“What’s the hottest food?” asked Daniel. I wasn’t really in the frame of mind to give a good answer. We were eating roast beef sandwiches at Arby’s; about as non-spicy as you can get.
“I’m not sure,” I said, “maybe hot peppers of some kind.” Daniel looked at me oddly and shook his head.
“No, I mean really hot,” he said. “What’s the name of it?” I’m not a fan of really spicy food. I like a fish “blackened” and Meka’s venison chili, but that’s about it. My step dad Rick had been a big fan of hot peppers of all sorts. I remember there was this kind from Vietnam that made him turn red and sweat bullets.
“Remember?” said Daniel. “It was at the restaurant.” I knew he wasn’t thinking about Vietnamese food. I tried to think of where we had eaten something spicy with Daniel. That’s always a challenge; Daniel’s concept of “the past” is either last week or four years ago. He seems to remember them about the same.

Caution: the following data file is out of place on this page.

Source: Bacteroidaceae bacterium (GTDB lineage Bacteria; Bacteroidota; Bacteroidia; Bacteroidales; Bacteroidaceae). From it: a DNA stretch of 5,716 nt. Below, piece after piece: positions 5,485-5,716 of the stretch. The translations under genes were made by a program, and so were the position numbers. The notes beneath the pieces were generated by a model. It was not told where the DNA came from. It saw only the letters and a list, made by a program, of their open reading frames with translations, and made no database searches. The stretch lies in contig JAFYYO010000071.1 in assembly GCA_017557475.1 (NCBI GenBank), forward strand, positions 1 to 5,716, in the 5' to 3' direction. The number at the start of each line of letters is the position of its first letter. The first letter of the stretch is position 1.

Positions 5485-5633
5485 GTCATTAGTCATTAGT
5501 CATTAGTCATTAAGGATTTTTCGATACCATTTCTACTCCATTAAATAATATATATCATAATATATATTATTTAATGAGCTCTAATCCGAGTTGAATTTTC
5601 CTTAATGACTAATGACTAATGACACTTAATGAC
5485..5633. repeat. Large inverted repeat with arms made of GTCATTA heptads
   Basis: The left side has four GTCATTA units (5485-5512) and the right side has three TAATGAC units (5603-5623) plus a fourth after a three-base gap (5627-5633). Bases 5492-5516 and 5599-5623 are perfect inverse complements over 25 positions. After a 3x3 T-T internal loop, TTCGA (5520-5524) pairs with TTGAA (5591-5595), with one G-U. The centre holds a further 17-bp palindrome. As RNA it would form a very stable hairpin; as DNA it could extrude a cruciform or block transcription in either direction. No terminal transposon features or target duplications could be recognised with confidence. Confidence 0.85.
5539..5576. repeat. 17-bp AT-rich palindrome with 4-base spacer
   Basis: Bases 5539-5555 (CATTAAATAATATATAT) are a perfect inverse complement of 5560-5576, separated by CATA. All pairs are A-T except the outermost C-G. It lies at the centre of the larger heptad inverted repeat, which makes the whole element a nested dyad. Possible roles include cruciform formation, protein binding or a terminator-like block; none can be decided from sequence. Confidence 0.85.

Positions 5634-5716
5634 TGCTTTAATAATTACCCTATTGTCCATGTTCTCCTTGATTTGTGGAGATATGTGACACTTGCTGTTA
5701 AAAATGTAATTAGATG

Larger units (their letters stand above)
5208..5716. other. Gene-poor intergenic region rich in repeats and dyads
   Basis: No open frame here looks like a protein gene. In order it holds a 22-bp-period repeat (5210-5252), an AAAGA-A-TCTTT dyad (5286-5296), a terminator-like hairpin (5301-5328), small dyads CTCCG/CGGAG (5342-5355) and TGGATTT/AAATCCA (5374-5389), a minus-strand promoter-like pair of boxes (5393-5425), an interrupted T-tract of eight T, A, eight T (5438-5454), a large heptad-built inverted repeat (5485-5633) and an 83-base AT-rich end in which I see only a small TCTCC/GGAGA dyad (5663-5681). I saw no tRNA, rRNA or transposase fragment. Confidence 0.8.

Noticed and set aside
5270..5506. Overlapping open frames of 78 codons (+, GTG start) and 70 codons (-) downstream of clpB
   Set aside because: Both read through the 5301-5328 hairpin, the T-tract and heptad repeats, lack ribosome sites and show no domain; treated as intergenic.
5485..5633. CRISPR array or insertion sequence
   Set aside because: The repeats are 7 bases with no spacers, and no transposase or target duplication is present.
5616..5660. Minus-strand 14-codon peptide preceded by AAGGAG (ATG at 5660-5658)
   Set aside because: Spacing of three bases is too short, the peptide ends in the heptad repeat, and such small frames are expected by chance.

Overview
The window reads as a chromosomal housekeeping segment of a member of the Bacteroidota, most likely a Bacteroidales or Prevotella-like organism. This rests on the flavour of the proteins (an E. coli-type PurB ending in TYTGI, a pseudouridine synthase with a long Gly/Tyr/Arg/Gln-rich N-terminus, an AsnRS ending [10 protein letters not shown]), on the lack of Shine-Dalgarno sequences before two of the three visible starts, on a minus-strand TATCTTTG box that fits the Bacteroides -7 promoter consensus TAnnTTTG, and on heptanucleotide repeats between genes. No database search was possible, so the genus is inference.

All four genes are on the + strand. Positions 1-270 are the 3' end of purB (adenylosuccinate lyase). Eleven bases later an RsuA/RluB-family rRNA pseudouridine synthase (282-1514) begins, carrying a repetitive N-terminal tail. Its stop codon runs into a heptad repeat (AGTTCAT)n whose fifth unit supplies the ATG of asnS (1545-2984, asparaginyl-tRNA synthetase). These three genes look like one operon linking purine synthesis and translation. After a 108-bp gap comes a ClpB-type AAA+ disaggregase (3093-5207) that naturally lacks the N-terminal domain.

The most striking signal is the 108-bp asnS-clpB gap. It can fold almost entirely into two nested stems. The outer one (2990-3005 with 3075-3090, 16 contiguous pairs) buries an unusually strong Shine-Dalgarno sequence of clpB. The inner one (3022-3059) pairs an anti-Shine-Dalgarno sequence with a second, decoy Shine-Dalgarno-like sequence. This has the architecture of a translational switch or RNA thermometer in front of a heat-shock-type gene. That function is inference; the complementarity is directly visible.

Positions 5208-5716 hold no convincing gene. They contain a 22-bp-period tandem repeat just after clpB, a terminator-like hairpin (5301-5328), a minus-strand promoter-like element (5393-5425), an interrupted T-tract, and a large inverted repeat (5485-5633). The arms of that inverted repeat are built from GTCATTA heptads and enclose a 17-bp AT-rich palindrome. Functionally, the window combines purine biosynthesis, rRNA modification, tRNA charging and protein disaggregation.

“Was it habanero peppers?” I suggested. No.
“Tabasco sauce?” I offered. Daniel was starting to get frustrated.
“No, Tabasco sauce isn’t hot,” he said. “I mean hot!” Now, I was confused. Tabasco sauce is plenty hot. I remember Daniel tried a drop on his finger once… once. Then it occurred to me what he really meant.
I asked, “You’re talking about the flaming cheese at the Greek restaurant?” Daniel nodded enthusiastically. “It’s called saganaki,” I replied.
“That’s the hottest food all right,” Daniel laughed. “You can’t get hotter than being on fire!”